If you checked the news recently, you probably noticed that a bunch of outlets are claiming that an asteroid is heading towards Earth. The implication, of course, is that it's not just heading towards us; it might hit us. Cue the sensationalism and fear and terror. Want to know what the headlines look like? Here you go...

Headlines From This Morning:

This is what you get right now if you do a Google News search for "asteroid" and "Earth."

Honestly, if every asteroid that was "heading towards Earth" actually hit us, life would never get a chance to evolve because the system would be resetting every few months. Or at the very least, most of us would probably be having continual stress-induced heart attacks.

Really though, by now, we shouldn't even need to debunk this. We should all be familiar with the drill: A new asteroid is discovered (in this case, a Russian scientist discovered an asteroid known as 2014 UR116). And, of course, at some point during its orbit, it is going to come closer to Earth than it is right now, which means that it is entirely accurate to say "Scientists discover asteroid heading towards Earth." The problem, of course, is that it's not entirely clear just how close the object will come to Earth. In fact, the title makes it sound like it is going to hit us.

However, that's kind of the point, isn't it? If the title doesn't give you that information, then you will need to actually click the link to check.

Well, as it turns out, this asteroid isn't going to get any closer than 5 million kilometers or so, which is 10 times farther away than the Moon (that's pretty far, given this context).

NASA clearly outlines that the object poses no threat:  "Some recent press reports have suggested that an asteroid designated 2014 UR116, found on October 27, 2014, at the MASTER-II observatory in Kislovodsk, Russia, represents an impact threat to the Earth,” NASA wrote (one can only assume that they were talking about headlines like the one from The International Business Times in the U.K., which read, "Massive asteroid on collision course with Earth").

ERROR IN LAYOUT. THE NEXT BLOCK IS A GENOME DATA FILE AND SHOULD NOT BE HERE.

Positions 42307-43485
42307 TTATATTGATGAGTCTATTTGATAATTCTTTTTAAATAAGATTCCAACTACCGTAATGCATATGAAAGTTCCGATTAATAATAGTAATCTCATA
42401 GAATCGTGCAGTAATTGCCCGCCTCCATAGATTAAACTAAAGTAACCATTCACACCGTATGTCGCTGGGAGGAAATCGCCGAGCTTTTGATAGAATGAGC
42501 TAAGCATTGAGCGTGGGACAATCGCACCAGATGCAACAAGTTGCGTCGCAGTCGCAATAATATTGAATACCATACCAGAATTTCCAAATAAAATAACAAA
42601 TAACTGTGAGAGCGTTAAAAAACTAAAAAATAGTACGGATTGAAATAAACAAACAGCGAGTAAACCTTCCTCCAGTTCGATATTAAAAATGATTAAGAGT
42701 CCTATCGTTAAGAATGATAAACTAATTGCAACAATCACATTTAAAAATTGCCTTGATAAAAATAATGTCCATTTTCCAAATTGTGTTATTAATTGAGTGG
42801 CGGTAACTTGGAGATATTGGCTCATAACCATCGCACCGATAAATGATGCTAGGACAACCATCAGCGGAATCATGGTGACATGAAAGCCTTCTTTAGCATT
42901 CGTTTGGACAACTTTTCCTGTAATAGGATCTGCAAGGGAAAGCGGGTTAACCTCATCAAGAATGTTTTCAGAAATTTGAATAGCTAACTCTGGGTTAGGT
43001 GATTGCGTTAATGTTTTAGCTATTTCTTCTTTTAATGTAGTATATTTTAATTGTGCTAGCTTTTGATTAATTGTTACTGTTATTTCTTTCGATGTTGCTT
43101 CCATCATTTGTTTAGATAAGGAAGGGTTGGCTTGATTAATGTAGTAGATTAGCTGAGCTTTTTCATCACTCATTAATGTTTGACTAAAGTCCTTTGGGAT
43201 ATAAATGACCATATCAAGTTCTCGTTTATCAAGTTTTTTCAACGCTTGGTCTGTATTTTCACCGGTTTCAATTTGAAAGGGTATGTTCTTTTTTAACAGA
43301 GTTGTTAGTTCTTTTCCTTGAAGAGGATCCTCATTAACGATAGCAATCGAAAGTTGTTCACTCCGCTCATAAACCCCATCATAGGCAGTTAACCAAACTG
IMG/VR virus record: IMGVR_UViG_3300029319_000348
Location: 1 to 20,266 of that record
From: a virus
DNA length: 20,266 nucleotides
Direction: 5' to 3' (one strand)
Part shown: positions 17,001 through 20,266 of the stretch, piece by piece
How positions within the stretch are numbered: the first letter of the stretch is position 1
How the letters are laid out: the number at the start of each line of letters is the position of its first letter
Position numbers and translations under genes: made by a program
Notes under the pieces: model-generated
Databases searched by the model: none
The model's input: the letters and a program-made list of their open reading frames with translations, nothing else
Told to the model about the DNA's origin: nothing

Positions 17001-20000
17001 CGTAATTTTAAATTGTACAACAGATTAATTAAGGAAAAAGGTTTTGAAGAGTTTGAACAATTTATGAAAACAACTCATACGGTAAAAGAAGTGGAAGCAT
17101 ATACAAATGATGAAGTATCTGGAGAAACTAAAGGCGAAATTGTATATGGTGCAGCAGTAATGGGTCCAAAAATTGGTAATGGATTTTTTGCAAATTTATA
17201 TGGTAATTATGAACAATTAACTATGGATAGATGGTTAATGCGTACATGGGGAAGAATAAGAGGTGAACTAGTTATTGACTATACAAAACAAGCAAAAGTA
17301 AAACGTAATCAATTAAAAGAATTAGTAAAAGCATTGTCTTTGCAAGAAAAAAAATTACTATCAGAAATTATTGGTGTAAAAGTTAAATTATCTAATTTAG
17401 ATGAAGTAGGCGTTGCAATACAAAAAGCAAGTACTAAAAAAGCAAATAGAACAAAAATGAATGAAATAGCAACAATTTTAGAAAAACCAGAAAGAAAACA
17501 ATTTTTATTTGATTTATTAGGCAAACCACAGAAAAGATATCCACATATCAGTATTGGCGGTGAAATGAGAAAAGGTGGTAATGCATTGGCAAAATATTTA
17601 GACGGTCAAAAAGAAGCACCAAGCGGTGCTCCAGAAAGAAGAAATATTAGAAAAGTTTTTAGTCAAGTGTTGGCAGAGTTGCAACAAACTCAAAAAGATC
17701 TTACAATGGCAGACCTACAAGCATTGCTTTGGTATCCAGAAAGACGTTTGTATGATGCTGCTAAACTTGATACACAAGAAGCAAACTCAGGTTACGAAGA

NASA continues, “While this approximately 400-meter sized asteroid has a three-year orbital period around the sun and returns to the Earth’s neighborhood periodically, it does not represent a threat because its orbital path does not pass sufficiently close to the Earth’s orbit…Any statements about risk for impact of discovered asteroids and comets should be verified by scientists and the media by accessing NASA’s Near Earth Object (NEO) program web site.”

So NASA is pretty clear about the threat (or lack thereof). So why is there so much commotion? Why is there this lovely piece from The Independent: "A mountain-sized asteroid could hit Earth within the next 150 years, causing huge damage if it collides with the planet as it spins around it every three years."


First, tops spin. Ballerinas spin. And yes, the asteroid is spinning. But it doesn't spin around the Earth. It revolves. In science, "spin" is a form of angular momentum, so its use here is fundamentally wrong. And second, yes, it technically could hit us. Except that that chances are negligible. But despite the fact that a collision is highly unlikely, you decided to make the mere possibility the focal point of your article. I mean, its also possible that, sometime in the next 150 years, I write an article about you in which I praise your journalistic integrity, but I wouldn't go on the record and say that. I certainly wouldn't make it a headline, because the chances of it happening are so abysmally low.

Now I usually don't get too riled up over terminology. If you say "spin," so what? We know what you mean. I generally try to give people the benefit of the doubt. After all, we are all far from perfect. We all make mistakes. But that's the thing, we make mistakes. A mistake is an accident. It is an error that your correct and try to avoid in the future. A mistake is not writing an article about an asteroid that might hit Earth, and then sticking in quotes from NASA refuting these claims as though they were some silly aside. That is not a mistake. That is a rhetorical choice, and it is a bad one.

But it certainly won't be the last time that we see this. So. Until next time...


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